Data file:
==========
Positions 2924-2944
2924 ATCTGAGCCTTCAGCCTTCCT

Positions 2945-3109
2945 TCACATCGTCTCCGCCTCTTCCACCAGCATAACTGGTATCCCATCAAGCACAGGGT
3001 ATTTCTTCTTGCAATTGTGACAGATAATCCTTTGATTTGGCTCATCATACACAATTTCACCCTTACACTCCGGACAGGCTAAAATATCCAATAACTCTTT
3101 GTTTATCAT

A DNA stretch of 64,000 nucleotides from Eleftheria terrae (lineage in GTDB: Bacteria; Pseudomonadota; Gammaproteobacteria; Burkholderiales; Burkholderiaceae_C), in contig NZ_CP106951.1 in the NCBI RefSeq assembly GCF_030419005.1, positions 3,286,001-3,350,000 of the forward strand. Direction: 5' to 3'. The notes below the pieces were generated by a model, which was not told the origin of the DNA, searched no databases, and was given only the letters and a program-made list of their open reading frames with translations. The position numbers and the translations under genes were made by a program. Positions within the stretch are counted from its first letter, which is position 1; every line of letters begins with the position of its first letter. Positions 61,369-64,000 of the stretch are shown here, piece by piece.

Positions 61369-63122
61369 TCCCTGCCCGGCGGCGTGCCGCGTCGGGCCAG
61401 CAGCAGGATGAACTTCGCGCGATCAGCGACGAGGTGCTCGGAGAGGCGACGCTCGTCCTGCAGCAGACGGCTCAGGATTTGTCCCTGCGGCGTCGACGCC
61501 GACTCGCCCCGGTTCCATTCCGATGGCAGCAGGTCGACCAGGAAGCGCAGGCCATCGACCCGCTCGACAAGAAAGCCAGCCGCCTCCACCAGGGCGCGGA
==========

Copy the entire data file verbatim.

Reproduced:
Positions 2924-2944
2924 ATCTGAGCCTTCAGCCTTCCT

Positions 2945-3109
2945 TCACATCGTCTCCGCCTCTTCCACCAGCATAACTGGTATCCCATCAAGCACAGGGT
3001 ATTTCTTCTTGCAATTGTGACAGATAATCCTTTGATTTGGCTCATCATACACAATTTCACCCTTACACTCCGGACAGGCTAAAATATCCAATAACTCTTT
3101 GTTTATCAT

A DNA stretch of 64,000 nucleotides from Eleftheria terrae (lineage in GTDB: Bacteria; Pseudomonadota; Gammaproteobacteria; Burkholderiales; Burkholderiaceae_C), in contig NZ_CP106951.1 in the NCBI RefSeq assembly GCF_030419005.1, positions 3,286,001-3,350,000 of the forward strand. Direction: 5' to 3'. The notes below the pieces were generated by a model, which was not told the origin of the DNA, searched no databases, and was given only the letters and a program-made list of their open reading frames with translations. The position numbers and the translations under genes were made by a program. Positions within the stretch are counted from its first letter, which is position 1; every line of letters begins with the position of its first letter. Positions 61,369-64,000 of the stretch are shown here, piece by piece.

Positions 61369-63122
61369 TCCCTGCCCGGCGGCGTGCCGCGTCGGGCCAG
61401 CAGCAGGATGAACTTCGCGCGATCAGCGACGAGGTGCTCGGAGAGGCGACGCTCGTCCTGCAGCAGACGGCTCAGGATTTGTCCCTGCGGCGTCGACGCC
61501 GACTCGCCCCGGTTCCATTCCGATGGCAGCAGGTCGACCAGGAAGCGCAGGCCATCGACCCGCTCGACAAGAAAGCCAGCCGCCTCCACCAGGGCGCGGA